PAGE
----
That is what Andrew Miller has been saying as much as he can, and I hope the coverage in The Post-Dispatch reflects that. I know I've written here over and over and over again that players and owners aren't atop the power rankings when we talking about what controls a 2020 season. The virus is. Period. And really second in those power rankings is our culture and how we as a group respond to the spread of the virus.
    The answer to your questions are unknown at this point. But players and officials on both sides have said they need to be known before the first pitch is thrown. It's been an emphasis of the negotiations, even if they aren't in the headlines.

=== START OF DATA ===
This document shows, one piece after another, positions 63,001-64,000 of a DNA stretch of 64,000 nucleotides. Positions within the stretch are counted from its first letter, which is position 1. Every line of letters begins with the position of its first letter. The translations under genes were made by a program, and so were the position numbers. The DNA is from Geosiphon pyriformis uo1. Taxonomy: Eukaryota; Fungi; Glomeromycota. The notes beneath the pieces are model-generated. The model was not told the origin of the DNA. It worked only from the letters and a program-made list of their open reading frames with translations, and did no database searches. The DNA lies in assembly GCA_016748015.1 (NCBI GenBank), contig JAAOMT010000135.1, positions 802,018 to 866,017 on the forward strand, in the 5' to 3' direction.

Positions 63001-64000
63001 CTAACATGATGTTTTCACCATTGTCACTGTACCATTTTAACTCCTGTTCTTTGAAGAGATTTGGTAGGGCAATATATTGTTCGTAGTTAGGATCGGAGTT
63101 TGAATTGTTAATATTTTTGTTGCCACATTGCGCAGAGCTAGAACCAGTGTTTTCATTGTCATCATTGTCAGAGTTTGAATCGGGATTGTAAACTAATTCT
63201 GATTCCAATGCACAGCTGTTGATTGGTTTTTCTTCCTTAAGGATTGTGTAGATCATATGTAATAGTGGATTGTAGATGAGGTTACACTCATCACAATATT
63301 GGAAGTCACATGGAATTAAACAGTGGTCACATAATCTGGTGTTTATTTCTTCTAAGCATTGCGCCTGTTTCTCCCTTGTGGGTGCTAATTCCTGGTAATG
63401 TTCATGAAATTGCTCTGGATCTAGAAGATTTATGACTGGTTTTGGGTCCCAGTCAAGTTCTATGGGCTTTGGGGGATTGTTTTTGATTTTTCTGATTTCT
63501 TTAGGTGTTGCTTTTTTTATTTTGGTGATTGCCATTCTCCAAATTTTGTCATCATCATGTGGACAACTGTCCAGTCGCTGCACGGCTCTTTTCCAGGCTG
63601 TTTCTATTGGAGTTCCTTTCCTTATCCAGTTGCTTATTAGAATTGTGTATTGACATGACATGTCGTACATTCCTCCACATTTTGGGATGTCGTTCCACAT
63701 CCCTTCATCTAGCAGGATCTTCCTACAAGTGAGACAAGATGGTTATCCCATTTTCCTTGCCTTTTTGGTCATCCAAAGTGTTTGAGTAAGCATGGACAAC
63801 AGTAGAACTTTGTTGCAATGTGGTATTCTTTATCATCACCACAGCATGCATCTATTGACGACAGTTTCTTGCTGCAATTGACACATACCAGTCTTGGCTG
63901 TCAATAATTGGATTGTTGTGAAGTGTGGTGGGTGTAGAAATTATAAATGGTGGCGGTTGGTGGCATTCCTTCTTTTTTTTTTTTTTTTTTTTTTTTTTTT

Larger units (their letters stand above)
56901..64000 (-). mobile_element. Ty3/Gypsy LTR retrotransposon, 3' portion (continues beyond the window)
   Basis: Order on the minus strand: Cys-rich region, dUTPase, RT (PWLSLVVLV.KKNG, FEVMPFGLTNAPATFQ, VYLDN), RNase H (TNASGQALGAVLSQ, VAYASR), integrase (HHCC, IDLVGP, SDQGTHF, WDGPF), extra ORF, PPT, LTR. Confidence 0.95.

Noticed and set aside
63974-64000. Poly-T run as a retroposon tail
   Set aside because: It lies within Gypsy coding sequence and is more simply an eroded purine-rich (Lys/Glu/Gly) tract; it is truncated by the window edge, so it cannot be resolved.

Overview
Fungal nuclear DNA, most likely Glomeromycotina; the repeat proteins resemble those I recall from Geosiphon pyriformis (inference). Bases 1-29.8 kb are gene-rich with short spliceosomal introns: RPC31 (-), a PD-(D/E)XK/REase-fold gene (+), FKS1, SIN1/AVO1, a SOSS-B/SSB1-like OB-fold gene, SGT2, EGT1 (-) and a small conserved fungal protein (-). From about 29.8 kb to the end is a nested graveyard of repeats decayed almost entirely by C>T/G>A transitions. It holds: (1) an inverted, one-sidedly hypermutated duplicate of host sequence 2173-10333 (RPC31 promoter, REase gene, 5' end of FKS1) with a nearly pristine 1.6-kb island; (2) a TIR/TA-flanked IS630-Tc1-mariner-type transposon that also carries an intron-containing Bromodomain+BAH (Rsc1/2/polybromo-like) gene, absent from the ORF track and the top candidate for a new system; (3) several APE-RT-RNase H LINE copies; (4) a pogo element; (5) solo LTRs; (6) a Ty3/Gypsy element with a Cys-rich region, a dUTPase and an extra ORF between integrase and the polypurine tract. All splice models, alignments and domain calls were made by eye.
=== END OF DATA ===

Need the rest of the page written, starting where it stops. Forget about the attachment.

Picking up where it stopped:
Just my 2 cents: I would be much more forgiving and empathetic of baseball’s situation if they had spent all this time because of health concerns and figuring out how to safely get back. If that were the case, as dare I say other sports have handled things, they’d have more grace from the public. But all reports, statements and posturing haven’t been over safety, it’s been money. If Covid were the main reason MLB were not to have a season is one thing. Fine, that is understandable. Not agreeing on the finances is a wholly different reason of which I think your average fan - many of whom are in work situations exponentially more hazardous to their health and apt to contract it - are reasonable to be disappointed in.